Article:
HandsOn Bridges

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tudents of HandsOn Learning School learnt about the common types of bridges – beam bridges, arch bridges, suspension bridges, cantilever bridges, truss bridges, and cable-stayed bridges. They were taught that compression and tension are present in all bridges, and it is the design of the bridge which handles these forces – without buckling or snapping. The students learnt the science of bridges by experimenting with scales and straws. They made models of suspension and cantilever bridges.

Compiled by Shilpy Arora, email: shilpy.arora@fridaygurgaon.com

Sherwood Dharamshala

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herwood Convent School organised a trip to Dharamshala, Himanchal Pradesh for its students. The students, along with teachers, enjoyed a magnificent view of the beautiful hills, snowy peaks, deodhar and pine forests, and tea gardens. They also visited a number of Tibetan settlements, and the residence of the Noble Laureate the ‘Dalai Lama’.


K id Corner

6-12 July 2012

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Summer Camp @ Lotus Valley

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otus Valley School organised a Summer Camp, wherein students enjoyed a variety of activities – such as cricket, football, dance, theatre, craft, hockey, swimming, art, and music. On the last day of the Camp, the students presented a scintillating dance performance and music concert, and played various sports in front of their parents.

Lancers Walk for Cancer

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he students of Lancers International School participated in the “Walk for Cancer” in Delhi, walking down from the Navy Children School. The Chief Minister of Delhi, Ms. Sheila Dixit, flagged off the Walk in the presence of over 2,000 students from various schools – including more than 250 students from Lancers International School. The students collected Rs. 1,85,000, which will be donated to the Indian Cancer Society. The Walk also witnessed amazing performances by cancer survivors, and created an awareness about the causes and treatment of cancers – and precautions that are needed.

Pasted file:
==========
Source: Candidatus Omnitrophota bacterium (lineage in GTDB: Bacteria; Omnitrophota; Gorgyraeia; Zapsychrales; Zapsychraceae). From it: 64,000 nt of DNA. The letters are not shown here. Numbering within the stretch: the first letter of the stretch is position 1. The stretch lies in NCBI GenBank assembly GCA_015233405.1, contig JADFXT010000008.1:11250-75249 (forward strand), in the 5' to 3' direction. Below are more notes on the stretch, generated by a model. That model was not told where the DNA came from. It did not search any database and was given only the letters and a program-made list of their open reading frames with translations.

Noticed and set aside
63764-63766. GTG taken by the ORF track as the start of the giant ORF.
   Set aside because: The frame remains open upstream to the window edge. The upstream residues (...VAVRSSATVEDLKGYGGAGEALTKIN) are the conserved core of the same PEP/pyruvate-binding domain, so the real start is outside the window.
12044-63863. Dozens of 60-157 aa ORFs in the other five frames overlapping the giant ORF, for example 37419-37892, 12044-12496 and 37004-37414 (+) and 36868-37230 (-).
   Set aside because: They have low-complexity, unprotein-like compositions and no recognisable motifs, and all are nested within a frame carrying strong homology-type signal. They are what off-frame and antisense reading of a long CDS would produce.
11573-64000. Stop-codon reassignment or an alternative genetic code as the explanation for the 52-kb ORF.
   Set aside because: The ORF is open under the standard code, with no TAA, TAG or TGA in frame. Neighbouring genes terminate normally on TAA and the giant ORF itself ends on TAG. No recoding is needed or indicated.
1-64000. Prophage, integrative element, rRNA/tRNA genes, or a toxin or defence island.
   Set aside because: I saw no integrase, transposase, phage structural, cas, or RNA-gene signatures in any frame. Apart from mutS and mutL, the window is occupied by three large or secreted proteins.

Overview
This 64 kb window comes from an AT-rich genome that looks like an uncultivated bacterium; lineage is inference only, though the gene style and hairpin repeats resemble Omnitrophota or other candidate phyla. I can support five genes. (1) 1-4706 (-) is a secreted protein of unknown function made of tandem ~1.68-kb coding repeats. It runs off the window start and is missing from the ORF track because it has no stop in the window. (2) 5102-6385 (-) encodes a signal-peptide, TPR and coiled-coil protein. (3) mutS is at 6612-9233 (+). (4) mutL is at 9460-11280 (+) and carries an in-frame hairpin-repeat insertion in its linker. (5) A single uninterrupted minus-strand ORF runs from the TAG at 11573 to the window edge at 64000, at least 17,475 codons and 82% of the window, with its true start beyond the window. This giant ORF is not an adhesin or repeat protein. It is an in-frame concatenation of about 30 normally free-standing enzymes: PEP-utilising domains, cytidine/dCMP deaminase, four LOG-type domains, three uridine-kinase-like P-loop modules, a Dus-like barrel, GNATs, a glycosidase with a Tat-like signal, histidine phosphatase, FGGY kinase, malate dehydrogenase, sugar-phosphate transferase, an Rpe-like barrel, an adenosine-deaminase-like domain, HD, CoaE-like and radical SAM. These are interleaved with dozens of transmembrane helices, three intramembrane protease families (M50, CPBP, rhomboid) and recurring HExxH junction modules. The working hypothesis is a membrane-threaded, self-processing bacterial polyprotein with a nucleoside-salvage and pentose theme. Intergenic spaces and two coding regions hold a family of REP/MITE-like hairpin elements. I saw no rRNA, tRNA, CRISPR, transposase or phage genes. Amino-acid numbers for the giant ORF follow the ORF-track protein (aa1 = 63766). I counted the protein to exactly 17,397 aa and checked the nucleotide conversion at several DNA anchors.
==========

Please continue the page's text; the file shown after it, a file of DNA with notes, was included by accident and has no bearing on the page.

Child Prodigy “We are the world we are the nation and we are only spoiling God’s creation Ice is melting everywhere soon there will be no land anywhere Still people are fighting for territory share without having a fear Still hunting for tiger or a deer Now nature is getting angry and as a result there will be no food, no water and we will remain hungry I am going to save my earth by putting all my effort By spreading the message everywhere, no more cutting trees anywhere Save electricity save water, make sure by not wasting it further Come One, Come All it’s our World after all” These words have not been penned by an environmentalist, but a young promising poet and writer – who has been blessed with an incredible vision to look at the world with a very fresh and curious perspective. Writing prodigies may occur more frequently than commonly thought. Ten years old Ansh Singhal, a Grade V student of The Heritage School, is a shimmering example. This prodigious young author is an amazing combination of vivid imagination and enthusiastic creativity. It is great to see such substance and focus in one so young! How many grownups can lay claim to the number of milestones Ansh that has reached at this young age? As a toddler, he would diligently help his mother in her library, and was able to read and write simple words at age two and a half; and had read his first book at age three and a half. All of 10, he has published his first book, ‘The Adventure of Ratmazon’, based on the Geronimo Stilton series. As its name suggests, the story is about the autobiographical adventures of the rodent hero. The book has received amazing appreciation from readers of all ages. His short story, ‘Cold Hearted’, at age 10, has been sent for the ‘Campfire young writers’ competition 2012. He has also composed a song for his school soccer team this year.

Literary Flourish